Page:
Ana Catalina Medina

Ana Catalina Medina 

“I am extremely honoured and grateful to have received this award for my master’s thesis. It is a great achievement for me and a validation of my hard work. I would like to thank my supervisor Albert Descoteaux, as well as my professors and colleagues at INRS.”

Ana Catalina Medina Jaramillo
M.Sc. in virology and immunology, 2023
Centre Armand-Frappier Santé Biotechnologie 
Supervisor: Albert Descoteaux

2023 Best master’s thesis awardee

Ana Catalina Medina received an “Excellent” mention for her thesis on the use of L. tarentolae extracellular vesicles, an adjuvant that can improve the immune response induced by vaccination, a significant and innovative contribution to the fields of vaccine research. Her methodology and experimental approach were robust and demonstrated remarkable analytical and synthetic skills. Furthermore, her work has been presented at several conferences, even winning an award for one of them. Her thesis is currently being submitted to a scientific journal.

What brought you to INRS?

Curiosity and good understanding with my supervisor, Professor Albert Descoteaux, led me to choose INRS. Indeed, when we discussed how I could apply my knowledge and experience, I quickly decided to join his team to work on a new applied science project.

What do you remember about your experience?

My fondest and best memories of INRS are the great people I met there. I formed a multicultural family and broadened my knowledge thanks to the multidisciplinary nature of the centre and the availability of all the people to help us and to answer and discuss our doubts and questions.

Can you describe the challenge and impact of the research presented in your thesis?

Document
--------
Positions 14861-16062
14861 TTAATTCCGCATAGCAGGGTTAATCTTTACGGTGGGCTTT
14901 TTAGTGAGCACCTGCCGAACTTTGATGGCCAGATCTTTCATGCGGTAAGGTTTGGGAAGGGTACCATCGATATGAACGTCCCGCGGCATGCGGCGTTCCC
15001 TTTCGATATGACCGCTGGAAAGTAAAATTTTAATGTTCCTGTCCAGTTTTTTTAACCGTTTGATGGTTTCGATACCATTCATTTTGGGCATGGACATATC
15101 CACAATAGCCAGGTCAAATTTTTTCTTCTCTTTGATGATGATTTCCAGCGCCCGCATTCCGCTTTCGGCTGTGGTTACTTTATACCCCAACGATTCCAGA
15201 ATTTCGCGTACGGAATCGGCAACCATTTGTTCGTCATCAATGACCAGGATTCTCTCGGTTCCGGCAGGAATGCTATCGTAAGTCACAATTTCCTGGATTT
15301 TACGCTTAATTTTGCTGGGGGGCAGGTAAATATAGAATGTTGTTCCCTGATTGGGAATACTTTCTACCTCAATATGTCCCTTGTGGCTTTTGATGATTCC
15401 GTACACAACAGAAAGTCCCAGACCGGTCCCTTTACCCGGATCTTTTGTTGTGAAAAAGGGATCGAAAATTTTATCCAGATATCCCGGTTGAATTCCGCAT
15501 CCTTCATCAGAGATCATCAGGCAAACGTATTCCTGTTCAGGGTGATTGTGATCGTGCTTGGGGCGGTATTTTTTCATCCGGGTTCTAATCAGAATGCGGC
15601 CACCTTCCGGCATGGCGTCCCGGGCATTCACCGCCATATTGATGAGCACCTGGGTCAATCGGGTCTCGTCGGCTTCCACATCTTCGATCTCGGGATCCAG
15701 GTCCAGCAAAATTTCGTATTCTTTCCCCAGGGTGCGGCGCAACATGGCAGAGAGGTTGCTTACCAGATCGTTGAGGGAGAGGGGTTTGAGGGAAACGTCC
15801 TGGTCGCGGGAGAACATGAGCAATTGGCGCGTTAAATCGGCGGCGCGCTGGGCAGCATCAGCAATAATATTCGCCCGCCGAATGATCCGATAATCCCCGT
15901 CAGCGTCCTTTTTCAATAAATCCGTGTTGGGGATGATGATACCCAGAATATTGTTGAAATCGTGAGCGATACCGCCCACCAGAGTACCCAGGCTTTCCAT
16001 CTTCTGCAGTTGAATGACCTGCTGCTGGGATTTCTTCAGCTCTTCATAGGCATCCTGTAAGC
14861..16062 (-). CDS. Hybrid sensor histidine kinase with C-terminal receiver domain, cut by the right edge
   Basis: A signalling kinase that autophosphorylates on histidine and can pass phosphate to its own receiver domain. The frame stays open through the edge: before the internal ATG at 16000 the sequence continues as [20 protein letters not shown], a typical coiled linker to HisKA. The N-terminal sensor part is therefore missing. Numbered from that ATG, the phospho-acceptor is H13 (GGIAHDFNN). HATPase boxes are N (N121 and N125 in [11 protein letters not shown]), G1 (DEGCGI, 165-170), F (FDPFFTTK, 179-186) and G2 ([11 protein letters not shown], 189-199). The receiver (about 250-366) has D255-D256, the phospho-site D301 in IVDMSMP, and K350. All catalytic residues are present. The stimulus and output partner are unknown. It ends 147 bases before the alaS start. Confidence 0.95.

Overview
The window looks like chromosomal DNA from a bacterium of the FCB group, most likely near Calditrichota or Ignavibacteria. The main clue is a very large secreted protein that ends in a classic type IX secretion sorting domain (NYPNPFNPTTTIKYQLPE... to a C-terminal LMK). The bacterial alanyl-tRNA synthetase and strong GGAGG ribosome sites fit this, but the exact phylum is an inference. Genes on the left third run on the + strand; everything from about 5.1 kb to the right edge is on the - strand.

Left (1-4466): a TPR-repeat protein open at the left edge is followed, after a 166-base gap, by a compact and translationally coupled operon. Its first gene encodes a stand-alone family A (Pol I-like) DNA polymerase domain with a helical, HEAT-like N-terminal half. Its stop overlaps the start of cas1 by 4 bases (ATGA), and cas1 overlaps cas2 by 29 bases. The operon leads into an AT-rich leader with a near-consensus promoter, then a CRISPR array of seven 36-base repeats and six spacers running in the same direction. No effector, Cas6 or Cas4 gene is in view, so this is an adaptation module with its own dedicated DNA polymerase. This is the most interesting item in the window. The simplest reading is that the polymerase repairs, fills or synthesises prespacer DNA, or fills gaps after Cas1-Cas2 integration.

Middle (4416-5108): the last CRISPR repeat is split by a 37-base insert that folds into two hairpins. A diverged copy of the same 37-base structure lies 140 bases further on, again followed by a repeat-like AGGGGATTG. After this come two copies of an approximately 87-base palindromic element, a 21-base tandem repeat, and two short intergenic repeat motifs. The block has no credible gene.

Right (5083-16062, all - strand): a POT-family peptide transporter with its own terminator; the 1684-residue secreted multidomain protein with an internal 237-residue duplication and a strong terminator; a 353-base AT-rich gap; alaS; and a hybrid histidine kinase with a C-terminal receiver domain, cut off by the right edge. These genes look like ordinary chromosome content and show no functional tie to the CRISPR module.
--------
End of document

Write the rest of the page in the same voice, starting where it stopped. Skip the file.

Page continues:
In order to improve the immune response to antigens, my master’s research focused on the development of more effective vaccine adjuvants and delivery mechanisms. To achieve this, I used a non-pathogenic parasite, L. tarentolae (which can produce proteins very similar to those we produce) to express the SARS-CoV-2-S protein in their extracellular vesicles. I found that these extracellular vesicles have an impact on the production of inflammatory cytokines in macrophages and dendritic cells. The results suggest potential avenues for future studies on the genetic modification and use of these extracellular vesicles as adjuvants in vaccine production. My thesis makes a significant and innovative contribution to vaccine research.

What does it mean to you to win this award?

It is a great achievement for me and a recognition of my hard work.

What is the next chapter for you now that you have graduated?

Now I’m applying what I learned in my master’s degree, working as a research associate in a company that is developing multispecific antibodies as a treatment for cancer.

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